Beaning Beetles

I can hear the cars outside driving through some wetness, and I’m told on various websites that The Burg is in “Winter Mix Mode” at the moment.  That means it could be snowing, or raining, or a little of both, because the temperature outside is hovering around freezing.  No need to worry tomorrow:  it’s gonna rain like hell all day.

Ten days into January.  When I ended last year my novel has just passed ninety thousand words.  A thousand additional words a night, and I should be at one hundred thousand tonight.  Well . . . that’s a read good possibility, ’cause last night I was in a zone.  Though it took me a bit to get going, I ended up writing almost fourteen hundred words, and pushed the final story tally up to ninety-nine thousand, six hundred words.  The crossing should be tonight, as I finish up the most current scene.

Jessica is holding forth in class.  She’s given the students beans and set them forth upon their work spaces.  And thus . . .

 

(Excerpt from The Foundation Chronicles, Book One: A For Advanced, copyright 2013, 2014, by Cassidy Frazee)

She opened her right hand and there was a bean identical to the ones the students had before them. “As this is a class about transformation, looks are deceiving. It appears to be a bean now . . .” Jessica held out her hand, palm up, for all the students to see. The bean shimmered for a few seconds before black legs emerged from the sides. The top of the bean turned black and hard, then the rest of it grew a head and antennae. What was a bean five seconds before was now a small black beetle.

“As I said, looks are deceiving, and now my bean is an insect—”

Linh Dam, the Vietnamese girl who was in Mórrígan Coven, was frowning. “You want us to change these into beetles?”

Jessica shook her head. “You misunderstand. I’ve already changed the beetles into beans—”

Another students, Balgaire Ibanez, the Argentinian boy from Åsgårdsreia Coven, almost jumped out of his chair. “These are bugs?”

“Don’t worry, Balgaire: they won’t bother you like this.” The right corner of Jessica’s mouth curled upwards into a smirk. “May I continue?” He nodded and calmed himself. “Last night I transformed a group of beetles into the beans you have before you. It is not your assignment to transform beans into beetles, but rather transform the beans back into the beetles. Trust me—” She smirked once again. “None of you have the slightest idea how you would transform an inanimate object into a living being, even one as simply as a beetle.” She looked about the room. “Are there any questions?”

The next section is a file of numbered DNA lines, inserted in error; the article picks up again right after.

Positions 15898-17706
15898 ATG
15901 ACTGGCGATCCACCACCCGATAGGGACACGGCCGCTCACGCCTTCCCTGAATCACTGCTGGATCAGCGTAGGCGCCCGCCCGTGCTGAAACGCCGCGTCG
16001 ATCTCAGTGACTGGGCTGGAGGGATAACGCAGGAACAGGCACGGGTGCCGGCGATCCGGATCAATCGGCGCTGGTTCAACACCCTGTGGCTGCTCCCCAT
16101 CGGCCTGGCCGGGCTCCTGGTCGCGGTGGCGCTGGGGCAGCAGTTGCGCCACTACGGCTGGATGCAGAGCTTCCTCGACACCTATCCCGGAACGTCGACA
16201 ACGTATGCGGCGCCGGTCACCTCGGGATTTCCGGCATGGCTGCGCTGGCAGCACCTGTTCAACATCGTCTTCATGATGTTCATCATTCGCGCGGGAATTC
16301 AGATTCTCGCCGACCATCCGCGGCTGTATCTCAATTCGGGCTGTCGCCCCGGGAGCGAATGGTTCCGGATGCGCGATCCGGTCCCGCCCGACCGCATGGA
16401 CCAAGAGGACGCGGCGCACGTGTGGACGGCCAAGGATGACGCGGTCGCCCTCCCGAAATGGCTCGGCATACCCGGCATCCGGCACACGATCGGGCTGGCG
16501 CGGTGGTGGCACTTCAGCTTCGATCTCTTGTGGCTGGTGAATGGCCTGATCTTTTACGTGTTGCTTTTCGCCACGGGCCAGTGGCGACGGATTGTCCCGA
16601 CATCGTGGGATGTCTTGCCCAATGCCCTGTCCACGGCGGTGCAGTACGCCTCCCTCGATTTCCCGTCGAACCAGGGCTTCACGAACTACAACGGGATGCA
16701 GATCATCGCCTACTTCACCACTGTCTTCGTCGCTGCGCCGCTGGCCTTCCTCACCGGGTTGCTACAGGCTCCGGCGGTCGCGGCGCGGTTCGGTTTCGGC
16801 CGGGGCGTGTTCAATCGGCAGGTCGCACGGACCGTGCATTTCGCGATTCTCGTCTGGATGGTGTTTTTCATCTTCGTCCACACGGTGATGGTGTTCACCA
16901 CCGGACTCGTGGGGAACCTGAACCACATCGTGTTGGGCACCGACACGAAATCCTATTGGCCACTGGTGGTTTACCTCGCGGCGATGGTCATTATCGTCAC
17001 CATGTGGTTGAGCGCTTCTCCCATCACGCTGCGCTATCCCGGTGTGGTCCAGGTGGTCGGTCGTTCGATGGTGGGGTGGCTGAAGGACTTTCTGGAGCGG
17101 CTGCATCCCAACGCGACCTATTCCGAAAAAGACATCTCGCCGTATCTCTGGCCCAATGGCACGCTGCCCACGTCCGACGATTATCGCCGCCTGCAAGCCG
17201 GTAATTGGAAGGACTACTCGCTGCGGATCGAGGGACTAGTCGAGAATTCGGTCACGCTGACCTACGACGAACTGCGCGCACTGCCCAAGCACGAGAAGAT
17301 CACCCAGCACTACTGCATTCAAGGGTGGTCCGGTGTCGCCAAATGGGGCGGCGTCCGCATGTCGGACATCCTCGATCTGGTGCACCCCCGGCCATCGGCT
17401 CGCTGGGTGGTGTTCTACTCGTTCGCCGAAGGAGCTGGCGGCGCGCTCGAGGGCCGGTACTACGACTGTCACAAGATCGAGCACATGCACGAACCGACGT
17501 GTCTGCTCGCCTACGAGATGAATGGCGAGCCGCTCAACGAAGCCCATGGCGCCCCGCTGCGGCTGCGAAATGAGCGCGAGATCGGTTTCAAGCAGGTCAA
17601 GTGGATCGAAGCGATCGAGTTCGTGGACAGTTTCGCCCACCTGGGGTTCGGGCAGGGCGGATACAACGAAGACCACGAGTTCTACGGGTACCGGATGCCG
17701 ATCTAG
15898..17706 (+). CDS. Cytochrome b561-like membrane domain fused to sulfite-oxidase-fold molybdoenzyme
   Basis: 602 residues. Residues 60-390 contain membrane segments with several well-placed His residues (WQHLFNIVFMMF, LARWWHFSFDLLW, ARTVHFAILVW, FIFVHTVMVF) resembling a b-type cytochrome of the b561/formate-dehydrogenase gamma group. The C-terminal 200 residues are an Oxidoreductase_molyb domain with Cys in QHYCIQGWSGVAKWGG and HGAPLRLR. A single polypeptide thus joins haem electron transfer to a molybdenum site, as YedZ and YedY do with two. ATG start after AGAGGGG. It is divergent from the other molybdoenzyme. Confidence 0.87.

Though his mind was full of questions, Kerry didn’t know what to ask. We aren’t transforming the bean into a beetle, but . . . He didn’t how the professor’s statement made any sense: if they weren’t transforming something, then what were they suppose to do? He kept running the statement over and over in his mind, thinking about what she said about transforming the beetles back . . .

Then the revelation hit him. “Oh.”

Jessica took a step towards Kerry. “Is something the matter, Mr. Malibey? Are you in pain?”

“No, uh—” He shook his head. “It was just something that came to mind, that’s all.”

Three more steps brought Jessica closer. “I see. Do you intend to share this with the class, or are you keeping this epiphany to yourself?”

Kerry didn’t like being put on the spot, but with Professor Kishna moving closer with each step, he knew he’d have to say something, or he’d have her leaning into his face much like she’d done with Franky. “It’s what you said, about changing the beans back into beetles.”

Jessica was only a couple of meters away now. “Yes?”

“You transformed everything, which means you used magic—”

“Go on.”

“So there’s some kind of effect in place around the bean. That means . . .” Kerry swallowed, his mouth dry. “This is a case where we do counter-magic. We have to remove the effect, not make a new one.”

She finally reached his cubical, and Jessica did lean against the short wall. Rather than lean over until she was nose-to-nose with Kerry, she maintained a friendly distance. “That’s an interesting hypothesis, Kerry.” She half-grinned at him. “Is counter-magic what you intend to use?”

He thought for a moment. “Yes, Professor.”

“Which means you’ll succeed, yes?”

He’d avoided making eye contact with Professor Kishna since she’d walked up to his cubical, but now he looked up and met her gaze. “I’ll try.”

Jessica shook her head. “No, no, no, Mr. Malibey. You’ll not try. You’ll either prove your hypothesis correct, or you’ll fail. There is no in between, I’m afraid.” She tapped her nails against the cubical railing. “Do you understand?”

Kerry nodded slowly. “Yes, Professor.”

She raised her voice so everyone in the room could hear her clearly. “You may be on the right track, Kerry. Don’t let a bit of intimidation frighten you away: stick to what you think is right.” Jessica stepped away from the cubical. “As for the rest of you—any questions?” She looked about the lab, and saw no one had questions, or was willing to speak. “Very well. You may begin.”

 

No cats with glasses in this room, that’s for sure.

For some reason I liked this scene.  Perhaps it was due to how easy it wrote.  Or maybe . . . I don’t know.  Maybe as soon as I get through this scene it’s on to The Witch House and the evil sorceress?

Yeah, there’s always that, too.